Emerson and Melville on Melancholy

Two great quotes I picked up on earlier this summer when I read Eric Wilson’s Against Happiness:

 

I compared notes with one of my friends who expects everything of the universe, and is disappointed when anything is less than best, and I found that I begin at the other extreme, expecting nothing, and am always full of thanks for moderate goods.

–Emerson, “Friendship”

So, therefore, that mortal man who hath more of joy than sorrow in him, that mortal man cannot be true—not true, or undeveloped. With books the same. The truest of all men was the Man of Sorrows, and the truest of all books is Solomon’s, and Ecclesiastes is the fine hammered steel of woe. ‘All is vanity.’ ALL. This wilful world hath not got hold of unchristian Solomon’s wisdom yet. But he who dodges hospitals and jails, and walks fast crossing graveyards, and would rather talk of operas than hell; calls Cowper, Young, Pascal, Rousseau, poor devils all of sick men; and throughout a care-free lifetime swears by Rabelais as passing wise, and therefore jolly;—not that man is fitted to sit down on tombstones, and break the green damp mould with unfathomably wondrous Solomon.              

But even Solomon, he says, ‘the man that wandereth out of the way of understanding shall remain’ (i.e. even while living) ‘in the congregation of the dead.’ Give not thyself up, then, to fire, lest it invert thee, deaden thee; as for the time it did me. There is a wisdom that is woe; but there is a woe that is madness. And there is a Catskill eagle in some souls that can alike dive down into the blackest gorges, and soar out of them again and become invisible in the sunny spaces. And even if he forever flies within the gorge, that gorge is in the mountains; so that even in his lowest swoop the mountain eagle is still higher than other birds upon the plain, even though they soar.

–Melville, Moby Dick, ch. XCVI

 

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Weird Metaphors

Throughout this first semester of American Literature, a pair of bizarre metaphors have stuck with me for their singular strangeness.  Good figures of speech work because they connect a new experience with a familiar one.  “Walking through the fetid jungle was like trying to swim through a soaking wet wool blanket,” for example.  Never been to the jungle?  That’s OK, because we can all imagine being swamped by a wet blanket.  It’s like that. 

In a famous scene in Moby-Dick, Captain Ahab admits that the white whale had bitten off his leg; Ahab savagely wails and screams the fact, “with a terrific, loud, animal sob, like that of a heart-stricken moose.”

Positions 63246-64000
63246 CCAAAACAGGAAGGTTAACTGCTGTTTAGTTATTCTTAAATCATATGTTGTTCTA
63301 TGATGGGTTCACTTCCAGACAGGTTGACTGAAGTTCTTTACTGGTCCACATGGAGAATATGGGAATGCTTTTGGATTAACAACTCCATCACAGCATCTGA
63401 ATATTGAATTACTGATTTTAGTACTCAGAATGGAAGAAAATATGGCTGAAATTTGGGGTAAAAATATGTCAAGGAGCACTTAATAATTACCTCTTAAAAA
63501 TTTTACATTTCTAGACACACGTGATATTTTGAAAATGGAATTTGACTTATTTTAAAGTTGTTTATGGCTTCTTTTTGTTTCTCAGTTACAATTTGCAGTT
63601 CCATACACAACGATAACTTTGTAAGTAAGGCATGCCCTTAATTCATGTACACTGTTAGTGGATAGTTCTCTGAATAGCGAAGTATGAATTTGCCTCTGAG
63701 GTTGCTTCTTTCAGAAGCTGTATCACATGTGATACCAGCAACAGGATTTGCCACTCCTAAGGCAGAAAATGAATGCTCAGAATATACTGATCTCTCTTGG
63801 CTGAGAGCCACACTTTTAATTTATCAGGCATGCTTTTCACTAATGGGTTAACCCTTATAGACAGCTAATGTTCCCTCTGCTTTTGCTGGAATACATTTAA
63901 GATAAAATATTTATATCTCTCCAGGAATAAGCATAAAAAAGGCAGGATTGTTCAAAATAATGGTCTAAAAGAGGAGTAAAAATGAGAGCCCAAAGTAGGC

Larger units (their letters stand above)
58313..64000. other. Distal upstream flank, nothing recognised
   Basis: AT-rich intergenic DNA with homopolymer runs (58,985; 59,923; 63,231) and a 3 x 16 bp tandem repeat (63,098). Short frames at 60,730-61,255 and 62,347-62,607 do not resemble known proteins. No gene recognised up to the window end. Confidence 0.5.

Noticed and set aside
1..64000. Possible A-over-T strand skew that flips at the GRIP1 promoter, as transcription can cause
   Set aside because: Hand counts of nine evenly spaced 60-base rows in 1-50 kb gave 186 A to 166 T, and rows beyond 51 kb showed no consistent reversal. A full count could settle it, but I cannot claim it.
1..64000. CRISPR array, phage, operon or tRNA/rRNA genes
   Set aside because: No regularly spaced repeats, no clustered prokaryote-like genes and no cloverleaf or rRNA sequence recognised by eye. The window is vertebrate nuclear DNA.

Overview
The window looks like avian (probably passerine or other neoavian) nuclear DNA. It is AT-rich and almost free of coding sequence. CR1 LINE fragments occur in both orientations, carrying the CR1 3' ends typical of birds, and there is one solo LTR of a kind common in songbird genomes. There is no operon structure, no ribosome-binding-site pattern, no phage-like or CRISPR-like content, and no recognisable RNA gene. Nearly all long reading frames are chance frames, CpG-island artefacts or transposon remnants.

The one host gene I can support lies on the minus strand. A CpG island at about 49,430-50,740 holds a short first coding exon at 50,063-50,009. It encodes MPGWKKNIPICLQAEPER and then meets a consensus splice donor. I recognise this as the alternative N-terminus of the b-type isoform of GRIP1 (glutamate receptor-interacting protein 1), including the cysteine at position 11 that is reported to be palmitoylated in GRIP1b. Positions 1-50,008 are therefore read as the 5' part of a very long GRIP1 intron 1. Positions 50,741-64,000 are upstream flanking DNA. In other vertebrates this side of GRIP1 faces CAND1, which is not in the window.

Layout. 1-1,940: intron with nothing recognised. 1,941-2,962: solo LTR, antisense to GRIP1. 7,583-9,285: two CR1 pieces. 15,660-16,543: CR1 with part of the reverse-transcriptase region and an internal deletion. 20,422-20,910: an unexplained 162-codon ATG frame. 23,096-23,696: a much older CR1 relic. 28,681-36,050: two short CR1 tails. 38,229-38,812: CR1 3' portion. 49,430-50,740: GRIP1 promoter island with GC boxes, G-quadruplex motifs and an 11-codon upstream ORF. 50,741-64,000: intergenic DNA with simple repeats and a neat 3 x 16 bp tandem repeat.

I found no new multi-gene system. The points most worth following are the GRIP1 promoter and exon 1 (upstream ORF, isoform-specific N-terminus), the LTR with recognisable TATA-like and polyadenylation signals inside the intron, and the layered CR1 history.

So, how exactly did Ahab sound when he crazily lamented the loss of his leg to the whale?  Well, he sounded like a moose when his girlfriend trots away, or something.  You know.  That sound.

Oh.  Because we’ve all spent time in Alaska with lovelorn wildlife. 

Melville’s contemporary Edgar Allan Poe was even more esoteric.  Continue reading

Style Imitation Exercise

As the year winds down in American Lit, I assign a style imitation exercise to review the major works we’ve read and the styles of some important authors.  The students’ job is to write a brief version of any four stories, each in the style of a different author.  Either the story or the author has to be one we studied in class. 

Here are two examples I gave them (I know, neither Shakespeare nor Star Wars is American Lit, but I had the idea and couldn’t resist):

The Empire Strikes Back, as written by William Shakespeare

VADER:  Fair young apprentice, it is I who am the father of thy fleshly tabernacle!

LUKE:  Oh, forswear it, vile wretch!

Never shall the days come when I shall agree

To partake of the black compact thou hast proposed.

The very seraphs of heav’n shall blow their mighty trumps

Ere I rule the galaxy with thee!

Napoleon Dynamite, as written by Emily Dickinson 

Alas and woe is me,

For bereft of the sweet tots am I.

My lily-white palm reaches–

Out–to cast away the button of

The flippin idiot who–

Votes for Summer in place of Pedro–

My heart drops and yearns for…

Ninja skills!

They came up with some pretty impressive stuff.  Here are some ideas, just to give you a sense for their creativity:

  • Twilight, by Mark Twain (he highlights the pathetic flaws in every character by sarcastically mocking their lame, emo worldview)
  • William Carlos Williams’ “The Red Wheelbarrow,” by Herman Melville (a sixteen-word poem becomes a stark, 1000-page epic: “So very much of the innermost intensity of our eternal, ethereal souls depends upon the minutest particularities of crimson hue inherently blasted, seared into the fibre of the side of the wheelbarrow…” etc, etc)
  • A Walk To Remember, by Edgar Allan Poe  (The way it was meant to be–less corny romance, more gory phantasms torturing the dark secrets hidden inside us all.  The girl still dies.)
  • William Faulkner’s “A Rose For Emily,” by Dr. Seuss  (“I would not, could not with a corpse…well, maybe I could.”)
  • The Crucible, by Dorothy Parker (the men accuse all of the women of witchcraft because they’re neurotic and needy–the women tartly retort at first, but end up agreeing and hanging themselves.)
  • Moby Dick, by Stephen King (Ahab can’t kill the whale because it’s a psychic, flying alien!  But Ahab turns out to be a vampire from another dimension!  Now we’ve got a story.)
  • The Great Gatsby, by Mr. Huston (everybody dies on page 2)